It's hard to explain to kids that the things they imagine aren't really there…especially monsters.
The past few months, my daughter has been giving us trouble with monsters. They are apparently in the kitchen, in the toy room, and on the way to the bathroom. She used to never have any issues with the dark, but things have changed. Now, there are screams of “Monsters! Monsters!” any time she tries to walk through a semi-dark part of the house.
How do you explain to a kid that there aren't monsters? I wasn't really sure, but then I was asked to share Sharon Cramer's “Marlow and the Monster” with my daughter to see if reading a book would help.
When we read Marlow and the Monster, Ari stared away at the monster and laughed when the monster asked if he turn Marlow's mom into a zombie. She wasn't frightened, and loved his colorful wings. I asked her if she liked the story, and she said she really did–monsters weren't as scary as she thought! Even though the story had a cute ending, this wasn't exactly the reaction I expected, but then I remembered this:
In Marlow and the Monster, Cramer takes the intimidation factor away from monsters and helps children and their parents form a more lighthearted view of these creatures.
“We don’t want to underestimate the reality our children’s beliefs and fears,” says Cramer, “but we do want to help them understand the role their imagination plays in controlling the things they are afraid of. For instance, maybe their monster is silly and goofy instead of mean and scary.”
So, fears are real to kids, and we shouldn't make it seem like they are wrong! I never thought of dealing with monsters this way, but that totally makes sense. And the colorful monster against a black and white background makes sense too–only the kids can see the monster! It's our job as parents to show them imagination is ok, and they can have control of it, too. Reading this book showed Ari that monsters can have a funny side–a good turn of events.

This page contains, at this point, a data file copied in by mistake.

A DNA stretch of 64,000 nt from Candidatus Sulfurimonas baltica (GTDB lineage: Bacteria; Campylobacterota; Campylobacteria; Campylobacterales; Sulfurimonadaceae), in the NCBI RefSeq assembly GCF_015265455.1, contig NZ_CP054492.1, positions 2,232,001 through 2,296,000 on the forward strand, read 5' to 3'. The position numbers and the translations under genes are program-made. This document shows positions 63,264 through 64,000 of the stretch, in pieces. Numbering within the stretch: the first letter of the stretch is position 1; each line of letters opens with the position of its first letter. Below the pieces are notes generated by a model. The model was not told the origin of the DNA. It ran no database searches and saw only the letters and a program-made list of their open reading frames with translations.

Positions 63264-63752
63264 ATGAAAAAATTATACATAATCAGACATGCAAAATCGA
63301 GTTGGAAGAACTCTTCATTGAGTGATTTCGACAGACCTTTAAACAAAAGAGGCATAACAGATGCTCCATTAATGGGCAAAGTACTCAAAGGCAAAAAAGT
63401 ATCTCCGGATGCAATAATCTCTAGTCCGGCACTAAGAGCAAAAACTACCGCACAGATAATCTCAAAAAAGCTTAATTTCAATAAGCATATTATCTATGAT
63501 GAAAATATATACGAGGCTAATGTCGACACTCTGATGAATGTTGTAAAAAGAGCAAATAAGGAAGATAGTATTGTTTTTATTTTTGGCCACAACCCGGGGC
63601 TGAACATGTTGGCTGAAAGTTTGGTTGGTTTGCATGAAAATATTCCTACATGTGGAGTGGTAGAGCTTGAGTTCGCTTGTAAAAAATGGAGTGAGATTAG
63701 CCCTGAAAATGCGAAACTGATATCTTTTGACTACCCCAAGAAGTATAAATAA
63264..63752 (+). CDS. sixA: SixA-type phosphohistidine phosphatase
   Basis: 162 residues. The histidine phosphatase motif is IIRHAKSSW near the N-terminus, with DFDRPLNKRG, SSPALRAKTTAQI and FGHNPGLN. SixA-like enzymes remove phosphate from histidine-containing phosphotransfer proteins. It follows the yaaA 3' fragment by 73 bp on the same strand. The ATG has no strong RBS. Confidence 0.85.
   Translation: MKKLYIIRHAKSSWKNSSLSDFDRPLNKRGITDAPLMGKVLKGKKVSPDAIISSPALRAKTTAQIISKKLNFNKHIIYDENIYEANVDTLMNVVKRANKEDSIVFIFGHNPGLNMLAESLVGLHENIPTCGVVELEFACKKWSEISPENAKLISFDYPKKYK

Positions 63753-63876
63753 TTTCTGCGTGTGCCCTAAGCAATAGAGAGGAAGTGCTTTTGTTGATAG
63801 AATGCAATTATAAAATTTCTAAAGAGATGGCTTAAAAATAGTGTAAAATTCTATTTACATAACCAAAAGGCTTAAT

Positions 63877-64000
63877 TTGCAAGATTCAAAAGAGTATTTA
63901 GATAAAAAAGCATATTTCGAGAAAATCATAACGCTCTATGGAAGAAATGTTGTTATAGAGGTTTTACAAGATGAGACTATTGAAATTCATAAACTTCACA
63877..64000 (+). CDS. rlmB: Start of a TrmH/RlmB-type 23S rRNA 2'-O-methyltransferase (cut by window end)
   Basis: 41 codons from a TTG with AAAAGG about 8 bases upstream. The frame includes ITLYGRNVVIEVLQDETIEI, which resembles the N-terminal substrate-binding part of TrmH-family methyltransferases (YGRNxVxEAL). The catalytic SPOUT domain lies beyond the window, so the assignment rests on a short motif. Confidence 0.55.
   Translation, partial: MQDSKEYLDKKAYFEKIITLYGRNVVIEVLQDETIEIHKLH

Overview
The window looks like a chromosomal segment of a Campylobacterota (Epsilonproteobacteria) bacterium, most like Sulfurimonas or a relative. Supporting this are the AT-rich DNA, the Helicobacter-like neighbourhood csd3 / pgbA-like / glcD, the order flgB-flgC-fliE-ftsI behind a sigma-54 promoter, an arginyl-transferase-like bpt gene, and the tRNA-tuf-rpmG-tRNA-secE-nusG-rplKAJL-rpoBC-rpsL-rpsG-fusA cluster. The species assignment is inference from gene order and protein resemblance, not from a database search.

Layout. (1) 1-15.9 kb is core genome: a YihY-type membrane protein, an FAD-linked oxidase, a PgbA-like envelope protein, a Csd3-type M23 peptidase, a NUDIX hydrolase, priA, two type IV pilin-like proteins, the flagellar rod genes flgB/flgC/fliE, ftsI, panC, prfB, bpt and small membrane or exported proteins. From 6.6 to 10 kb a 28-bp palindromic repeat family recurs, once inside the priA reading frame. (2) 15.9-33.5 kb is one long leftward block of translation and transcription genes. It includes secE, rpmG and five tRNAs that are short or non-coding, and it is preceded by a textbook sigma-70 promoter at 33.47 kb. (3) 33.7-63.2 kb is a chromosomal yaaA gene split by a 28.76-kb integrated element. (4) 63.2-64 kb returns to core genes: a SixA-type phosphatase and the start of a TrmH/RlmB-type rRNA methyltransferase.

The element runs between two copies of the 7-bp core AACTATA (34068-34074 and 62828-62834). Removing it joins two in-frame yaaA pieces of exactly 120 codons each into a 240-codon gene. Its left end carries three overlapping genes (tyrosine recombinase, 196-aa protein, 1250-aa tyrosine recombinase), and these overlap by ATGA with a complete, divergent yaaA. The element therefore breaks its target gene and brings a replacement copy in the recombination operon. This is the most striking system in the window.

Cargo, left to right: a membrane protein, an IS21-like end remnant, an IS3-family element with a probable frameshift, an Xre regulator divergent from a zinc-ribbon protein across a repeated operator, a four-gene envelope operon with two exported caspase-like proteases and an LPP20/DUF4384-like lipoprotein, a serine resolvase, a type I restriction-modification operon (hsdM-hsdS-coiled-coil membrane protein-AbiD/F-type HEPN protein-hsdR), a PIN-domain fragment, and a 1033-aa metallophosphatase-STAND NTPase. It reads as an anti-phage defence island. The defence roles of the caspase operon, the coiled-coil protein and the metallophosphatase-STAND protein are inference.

Here are some more tips from Sharon about handling monsters:
- Read stories and watch shows that debunk traditional monster fears.
- Provide soft lighting in your child’s room.
- Make a sign and put it on your child’s door that reads, “Only nice monsters allowed.”
- If your child fears the “under the bed” creatures. Put the mattress right on the floor. We do this with Ari and it works great!
- When your child decides they no longer want a nightlight, give them a flashlight.
- Favorite stuffed lovies are essential.
- Eliminate violent books, movies and cartoons.
- Try not to invite your child to your bed. Instead, stay with your child in their bedroom until they are adequately comforted and back to sleep.
- If your child is afraid of shadows, use daylight to teach them about shadows, or set up a light and play shadow puppet games.
These tips are great, and will come in handy as will Marlow and the Monster. If you are interested in getting a copy of this book, it is available through TalkingBirdBooks.com for $14.95 or as an eBook through Amazon for 99 cents. Or, you can enter the giveaway below to win your own copy of Marlow and the Monster! (This giveaway is open to US and Canada and ends August 25.)
Disclaimer: I was provided an eBook copy of Marlow and the Monster to review. All opinions, and my sorta-ok with monsters daughter are all my own.